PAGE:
US Secretary of State warns China against using coercion and aggression to achieve its goals in the region
SEOUL – Secretary of State Anthony Blinken and US Secretary of Defense Lloyd Austin traveled to South Korea on Wednesday after warning China that the Joe Biden administration would respond to Beijing’s coercion and aggression in the region.
Blinken and Austin left Tokyo, where they held talks with their Japanese counterparts Toshimitsu Motegi and Nobuo Kishi to reaffirm the trans-Pacific partnership in the face of an increasingly assertive China and hostile North Korea.
In a joint statement released after the meeting, Blinken pledged that the Biden administration will “fight back, if necessary if China uses coercion and aggression to get its way.”
Chinese Foreign Ministry spokesman Zhao Lijian told reporters that US-Japanese relations should not “harm the interests of third parties.”
Finding common ground on how to force North Korean leader Kim Jong-un’s regime into dialogue is another priority area for Blinken and Austin during their four-day tour of Asia.
President Biden has yet to release his strategy for North Korea, but policy analysis is underway.
Austin and Blinken will hold separate talks with their South Korean counterparts and will also meet with them in a 2 + 2 format on Thursday. This will be the first such contact between the two countries in five years.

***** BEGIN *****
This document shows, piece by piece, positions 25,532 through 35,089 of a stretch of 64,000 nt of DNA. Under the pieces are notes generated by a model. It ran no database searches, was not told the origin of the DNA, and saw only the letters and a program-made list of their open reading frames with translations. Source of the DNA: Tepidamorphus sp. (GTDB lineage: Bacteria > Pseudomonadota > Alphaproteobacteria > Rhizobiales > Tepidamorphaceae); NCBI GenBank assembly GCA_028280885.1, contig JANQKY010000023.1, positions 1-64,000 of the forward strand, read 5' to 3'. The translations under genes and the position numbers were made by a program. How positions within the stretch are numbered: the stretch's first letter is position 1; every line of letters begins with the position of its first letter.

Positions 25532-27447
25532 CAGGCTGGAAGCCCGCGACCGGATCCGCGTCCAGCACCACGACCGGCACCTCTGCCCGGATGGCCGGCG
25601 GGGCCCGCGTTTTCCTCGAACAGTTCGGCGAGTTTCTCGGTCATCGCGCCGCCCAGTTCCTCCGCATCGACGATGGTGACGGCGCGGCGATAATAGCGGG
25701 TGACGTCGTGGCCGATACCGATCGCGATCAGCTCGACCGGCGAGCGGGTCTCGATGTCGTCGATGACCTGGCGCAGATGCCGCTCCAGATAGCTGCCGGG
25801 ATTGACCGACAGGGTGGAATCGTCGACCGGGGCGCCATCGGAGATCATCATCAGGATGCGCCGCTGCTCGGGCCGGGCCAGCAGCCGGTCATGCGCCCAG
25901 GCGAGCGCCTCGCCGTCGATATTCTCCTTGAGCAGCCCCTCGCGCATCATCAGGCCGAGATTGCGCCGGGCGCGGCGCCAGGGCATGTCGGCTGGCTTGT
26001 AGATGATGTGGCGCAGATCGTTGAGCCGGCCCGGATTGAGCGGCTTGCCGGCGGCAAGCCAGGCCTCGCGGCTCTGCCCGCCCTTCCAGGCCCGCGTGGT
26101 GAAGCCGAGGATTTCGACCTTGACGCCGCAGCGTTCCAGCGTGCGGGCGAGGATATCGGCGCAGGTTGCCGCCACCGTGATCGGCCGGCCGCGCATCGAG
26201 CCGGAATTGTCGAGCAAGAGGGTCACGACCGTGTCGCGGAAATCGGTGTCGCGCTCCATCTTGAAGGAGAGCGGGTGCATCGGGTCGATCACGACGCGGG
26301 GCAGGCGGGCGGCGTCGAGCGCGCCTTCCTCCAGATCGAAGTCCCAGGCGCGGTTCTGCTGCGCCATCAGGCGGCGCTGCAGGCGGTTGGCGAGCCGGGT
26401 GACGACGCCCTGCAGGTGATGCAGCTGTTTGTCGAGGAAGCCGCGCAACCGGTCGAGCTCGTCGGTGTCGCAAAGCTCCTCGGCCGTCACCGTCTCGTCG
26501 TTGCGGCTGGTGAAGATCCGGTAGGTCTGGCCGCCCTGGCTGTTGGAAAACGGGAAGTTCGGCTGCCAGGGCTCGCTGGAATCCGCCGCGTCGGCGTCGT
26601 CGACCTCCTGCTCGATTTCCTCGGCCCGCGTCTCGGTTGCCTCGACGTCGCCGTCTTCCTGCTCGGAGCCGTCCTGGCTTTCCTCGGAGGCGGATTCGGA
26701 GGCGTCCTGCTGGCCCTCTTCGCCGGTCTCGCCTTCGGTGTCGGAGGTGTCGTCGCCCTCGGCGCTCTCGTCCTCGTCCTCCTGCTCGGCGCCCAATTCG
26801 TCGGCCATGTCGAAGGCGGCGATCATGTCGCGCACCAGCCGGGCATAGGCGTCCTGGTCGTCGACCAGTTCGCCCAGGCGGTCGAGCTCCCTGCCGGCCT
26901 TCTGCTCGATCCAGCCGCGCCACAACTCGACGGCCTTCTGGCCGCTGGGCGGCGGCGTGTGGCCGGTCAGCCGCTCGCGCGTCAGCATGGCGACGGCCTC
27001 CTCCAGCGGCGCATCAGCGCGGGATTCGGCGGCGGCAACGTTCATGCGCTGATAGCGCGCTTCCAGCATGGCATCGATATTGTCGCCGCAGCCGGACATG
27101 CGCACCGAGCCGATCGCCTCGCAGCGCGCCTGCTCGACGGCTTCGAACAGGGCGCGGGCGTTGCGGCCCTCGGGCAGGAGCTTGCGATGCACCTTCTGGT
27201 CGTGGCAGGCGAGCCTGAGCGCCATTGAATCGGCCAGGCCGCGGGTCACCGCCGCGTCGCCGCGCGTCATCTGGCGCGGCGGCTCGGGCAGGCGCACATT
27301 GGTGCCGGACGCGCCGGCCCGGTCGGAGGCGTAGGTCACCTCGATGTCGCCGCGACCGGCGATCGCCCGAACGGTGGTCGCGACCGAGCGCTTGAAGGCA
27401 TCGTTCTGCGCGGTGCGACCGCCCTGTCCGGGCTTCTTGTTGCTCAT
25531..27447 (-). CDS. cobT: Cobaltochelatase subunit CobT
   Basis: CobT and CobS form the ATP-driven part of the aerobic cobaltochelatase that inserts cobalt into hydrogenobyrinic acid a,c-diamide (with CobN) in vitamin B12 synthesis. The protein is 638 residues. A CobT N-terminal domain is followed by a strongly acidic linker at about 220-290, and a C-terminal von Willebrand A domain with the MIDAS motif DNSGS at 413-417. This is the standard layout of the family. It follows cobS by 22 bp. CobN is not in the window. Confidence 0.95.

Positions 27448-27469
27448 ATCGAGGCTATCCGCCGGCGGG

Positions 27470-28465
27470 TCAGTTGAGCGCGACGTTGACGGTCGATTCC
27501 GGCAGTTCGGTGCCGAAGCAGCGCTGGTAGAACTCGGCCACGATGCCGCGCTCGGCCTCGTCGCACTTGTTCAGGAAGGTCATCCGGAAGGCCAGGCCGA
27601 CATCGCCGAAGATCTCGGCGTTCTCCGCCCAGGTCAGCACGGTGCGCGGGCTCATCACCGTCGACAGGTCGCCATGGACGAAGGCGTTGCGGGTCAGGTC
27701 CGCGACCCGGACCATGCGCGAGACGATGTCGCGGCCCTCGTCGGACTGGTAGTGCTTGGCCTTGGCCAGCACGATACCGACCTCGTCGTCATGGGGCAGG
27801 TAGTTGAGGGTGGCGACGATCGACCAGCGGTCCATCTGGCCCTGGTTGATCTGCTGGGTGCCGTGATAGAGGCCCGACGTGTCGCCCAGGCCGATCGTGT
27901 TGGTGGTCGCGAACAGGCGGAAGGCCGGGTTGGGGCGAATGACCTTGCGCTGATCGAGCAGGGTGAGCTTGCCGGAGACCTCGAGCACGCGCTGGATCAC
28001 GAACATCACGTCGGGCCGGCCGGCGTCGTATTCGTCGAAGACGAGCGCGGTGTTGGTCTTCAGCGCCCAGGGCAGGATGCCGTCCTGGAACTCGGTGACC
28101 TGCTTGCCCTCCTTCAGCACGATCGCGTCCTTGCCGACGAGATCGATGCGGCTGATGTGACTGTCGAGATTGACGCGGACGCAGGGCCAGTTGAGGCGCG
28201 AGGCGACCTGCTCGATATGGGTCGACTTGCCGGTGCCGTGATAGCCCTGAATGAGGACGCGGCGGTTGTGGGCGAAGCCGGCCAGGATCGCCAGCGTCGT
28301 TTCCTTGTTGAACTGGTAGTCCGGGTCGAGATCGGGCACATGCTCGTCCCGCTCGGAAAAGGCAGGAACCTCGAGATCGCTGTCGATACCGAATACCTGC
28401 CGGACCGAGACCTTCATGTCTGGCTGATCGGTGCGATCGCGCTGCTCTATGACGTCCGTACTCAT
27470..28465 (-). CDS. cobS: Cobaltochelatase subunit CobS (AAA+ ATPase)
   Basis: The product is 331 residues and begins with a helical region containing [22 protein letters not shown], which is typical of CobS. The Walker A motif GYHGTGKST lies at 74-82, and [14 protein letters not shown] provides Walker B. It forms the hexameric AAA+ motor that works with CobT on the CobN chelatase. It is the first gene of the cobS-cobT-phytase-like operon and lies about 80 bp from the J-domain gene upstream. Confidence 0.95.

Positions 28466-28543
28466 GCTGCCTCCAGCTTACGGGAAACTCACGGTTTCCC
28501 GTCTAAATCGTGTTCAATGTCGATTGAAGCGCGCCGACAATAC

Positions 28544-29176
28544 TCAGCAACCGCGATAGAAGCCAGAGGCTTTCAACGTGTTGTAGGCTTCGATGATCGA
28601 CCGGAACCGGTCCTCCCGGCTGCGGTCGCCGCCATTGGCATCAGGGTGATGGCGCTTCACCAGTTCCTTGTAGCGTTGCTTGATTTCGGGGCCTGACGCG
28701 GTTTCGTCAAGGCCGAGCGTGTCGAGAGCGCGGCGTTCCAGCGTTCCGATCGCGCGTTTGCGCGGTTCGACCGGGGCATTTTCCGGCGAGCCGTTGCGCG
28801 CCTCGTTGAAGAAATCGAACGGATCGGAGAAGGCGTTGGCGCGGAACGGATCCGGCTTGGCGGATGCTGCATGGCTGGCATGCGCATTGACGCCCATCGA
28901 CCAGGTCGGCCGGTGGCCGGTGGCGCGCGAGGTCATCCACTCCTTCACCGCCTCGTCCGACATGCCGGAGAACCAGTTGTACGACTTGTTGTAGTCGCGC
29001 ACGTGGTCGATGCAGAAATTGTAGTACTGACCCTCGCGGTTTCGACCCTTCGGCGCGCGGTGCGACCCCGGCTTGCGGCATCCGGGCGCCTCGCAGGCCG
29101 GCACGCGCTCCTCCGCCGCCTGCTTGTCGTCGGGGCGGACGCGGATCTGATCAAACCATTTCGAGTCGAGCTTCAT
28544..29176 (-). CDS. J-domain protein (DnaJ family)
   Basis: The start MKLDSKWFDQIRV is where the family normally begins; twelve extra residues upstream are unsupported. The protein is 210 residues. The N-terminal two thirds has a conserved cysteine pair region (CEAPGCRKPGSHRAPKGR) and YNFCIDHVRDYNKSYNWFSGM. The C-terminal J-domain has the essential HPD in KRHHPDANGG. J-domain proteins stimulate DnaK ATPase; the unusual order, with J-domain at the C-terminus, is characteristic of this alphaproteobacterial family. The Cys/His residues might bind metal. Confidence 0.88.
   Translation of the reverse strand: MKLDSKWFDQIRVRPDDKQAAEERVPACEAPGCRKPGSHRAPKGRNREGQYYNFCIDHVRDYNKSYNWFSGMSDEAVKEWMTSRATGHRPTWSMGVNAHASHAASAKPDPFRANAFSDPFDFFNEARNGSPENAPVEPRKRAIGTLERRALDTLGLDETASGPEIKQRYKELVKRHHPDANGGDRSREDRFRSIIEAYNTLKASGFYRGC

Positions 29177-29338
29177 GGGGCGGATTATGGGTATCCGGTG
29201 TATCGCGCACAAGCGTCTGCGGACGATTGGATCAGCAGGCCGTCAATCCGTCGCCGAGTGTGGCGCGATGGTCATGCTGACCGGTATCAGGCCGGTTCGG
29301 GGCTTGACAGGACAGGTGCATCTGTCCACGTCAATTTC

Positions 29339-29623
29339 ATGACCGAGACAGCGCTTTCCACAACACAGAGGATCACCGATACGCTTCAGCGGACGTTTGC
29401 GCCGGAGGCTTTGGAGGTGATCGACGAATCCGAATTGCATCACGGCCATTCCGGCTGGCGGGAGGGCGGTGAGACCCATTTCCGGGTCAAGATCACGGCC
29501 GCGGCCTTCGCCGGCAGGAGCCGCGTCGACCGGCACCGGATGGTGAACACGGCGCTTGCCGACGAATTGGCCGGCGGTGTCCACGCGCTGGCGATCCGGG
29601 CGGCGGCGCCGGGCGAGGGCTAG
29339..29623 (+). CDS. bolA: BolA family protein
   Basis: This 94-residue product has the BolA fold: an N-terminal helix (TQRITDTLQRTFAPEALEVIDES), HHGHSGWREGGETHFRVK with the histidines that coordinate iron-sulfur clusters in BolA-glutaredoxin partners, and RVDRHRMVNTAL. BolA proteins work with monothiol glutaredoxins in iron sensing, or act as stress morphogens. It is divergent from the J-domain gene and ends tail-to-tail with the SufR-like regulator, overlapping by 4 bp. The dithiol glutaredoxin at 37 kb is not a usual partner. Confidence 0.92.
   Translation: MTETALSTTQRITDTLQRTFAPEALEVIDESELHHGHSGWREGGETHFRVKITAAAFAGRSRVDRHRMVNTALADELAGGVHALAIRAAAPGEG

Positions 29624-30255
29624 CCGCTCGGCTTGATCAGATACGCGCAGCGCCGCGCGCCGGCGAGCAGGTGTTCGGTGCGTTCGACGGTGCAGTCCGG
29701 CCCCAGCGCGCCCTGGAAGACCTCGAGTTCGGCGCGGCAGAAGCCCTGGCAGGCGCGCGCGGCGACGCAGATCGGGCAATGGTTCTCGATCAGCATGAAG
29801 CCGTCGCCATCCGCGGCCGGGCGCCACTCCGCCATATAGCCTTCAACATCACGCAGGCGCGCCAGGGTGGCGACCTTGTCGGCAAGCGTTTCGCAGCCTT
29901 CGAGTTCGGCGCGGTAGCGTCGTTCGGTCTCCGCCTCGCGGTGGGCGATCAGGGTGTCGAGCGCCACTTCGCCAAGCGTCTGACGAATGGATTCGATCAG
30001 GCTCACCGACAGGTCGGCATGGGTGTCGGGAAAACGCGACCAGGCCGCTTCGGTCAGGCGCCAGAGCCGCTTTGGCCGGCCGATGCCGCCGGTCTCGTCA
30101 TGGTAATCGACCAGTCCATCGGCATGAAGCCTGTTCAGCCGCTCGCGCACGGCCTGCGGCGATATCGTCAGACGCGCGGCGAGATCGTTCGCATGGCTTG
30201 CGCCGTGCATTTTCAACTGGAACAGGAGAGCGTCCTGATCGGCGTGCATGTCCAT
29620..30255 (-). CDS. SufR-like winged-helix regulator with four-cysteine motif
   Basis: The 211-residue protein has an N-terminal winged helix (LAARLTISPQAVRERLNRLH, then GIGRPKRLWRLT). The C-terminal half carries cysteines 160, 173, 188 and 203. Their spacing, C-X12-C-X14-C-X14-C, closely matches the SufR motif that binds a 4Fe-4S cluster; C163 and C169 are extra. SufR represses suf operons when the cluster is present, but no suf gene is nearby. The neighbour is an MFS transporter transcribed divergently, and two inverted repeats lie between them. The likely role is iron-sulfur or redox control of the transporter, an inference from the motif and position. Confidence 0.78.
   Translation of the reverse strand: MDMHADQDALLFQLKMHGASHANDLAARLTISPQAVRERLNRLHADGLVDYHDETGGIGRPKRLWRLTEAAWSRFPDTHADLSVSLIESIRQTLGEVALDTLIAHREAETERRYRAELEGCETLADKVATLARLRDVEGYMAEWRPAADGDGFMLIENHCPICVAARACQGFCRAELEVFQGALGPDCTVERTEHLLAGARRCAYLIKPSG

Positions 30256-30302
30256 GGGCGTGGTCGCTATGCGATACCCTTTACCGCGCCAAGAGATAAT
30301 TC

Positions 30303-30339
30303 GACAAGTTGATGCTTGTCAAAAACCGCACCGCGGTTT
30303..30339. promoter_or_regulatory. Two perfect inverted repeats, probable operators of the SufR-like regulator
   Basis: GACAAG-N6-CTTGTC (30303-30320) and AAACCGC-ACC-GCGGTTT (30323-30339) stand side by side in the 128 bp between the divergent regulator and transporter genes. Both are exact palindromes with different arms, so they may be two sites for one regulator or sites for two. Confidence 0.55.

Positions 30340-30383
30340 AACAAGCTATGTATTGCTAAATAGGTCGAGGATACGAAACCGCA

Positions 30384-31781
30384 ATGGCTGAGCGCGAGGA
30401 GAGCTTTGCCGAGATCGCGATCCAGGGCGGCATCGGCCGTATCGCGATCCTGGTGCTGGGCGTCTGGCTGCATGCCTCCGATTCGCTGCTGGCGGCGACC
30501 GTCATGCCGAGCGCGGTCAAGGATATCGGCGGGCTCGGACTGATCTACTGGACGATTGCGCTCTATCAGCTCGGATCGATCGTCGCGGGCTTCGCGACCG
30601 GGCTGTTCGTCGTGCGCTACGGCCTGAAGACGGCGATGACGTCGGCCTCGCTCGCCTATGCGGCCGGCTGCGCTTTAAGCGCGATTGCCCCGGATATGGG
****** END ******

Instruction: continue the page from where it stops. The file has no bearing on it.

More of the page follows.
Since February, the Biden administration has tried to reach Pyongyang through multiple diplomatic channels but has received no response, Reuters reported, citing an unnamed U.S. official.
The silence was broken on Tuesday when Kim Yeo-Jung, an influential sister of North Korean leader Kim Jong-un, issued a statement accusing the Biden administration of seeking to “spread the smell of gunpowder across our land from across the ocean.”
Kim Yeo-Jung warned the new administration against “letting out the stench” unless it wants to “lose sleep” for the next four years.
Asked for comment on Kim Yeo-Jung’s statement, Blinken said at a press conference in Tokyo that he is familiar with him but is more interested in the point of view of allies and partners.
Blinken said the Biden administration expects to complete a policy analysis on North Korea in the coming weeks and is exploring both possible “additional pressure measures” and “diplomatic paths.”
However, he did not go into details.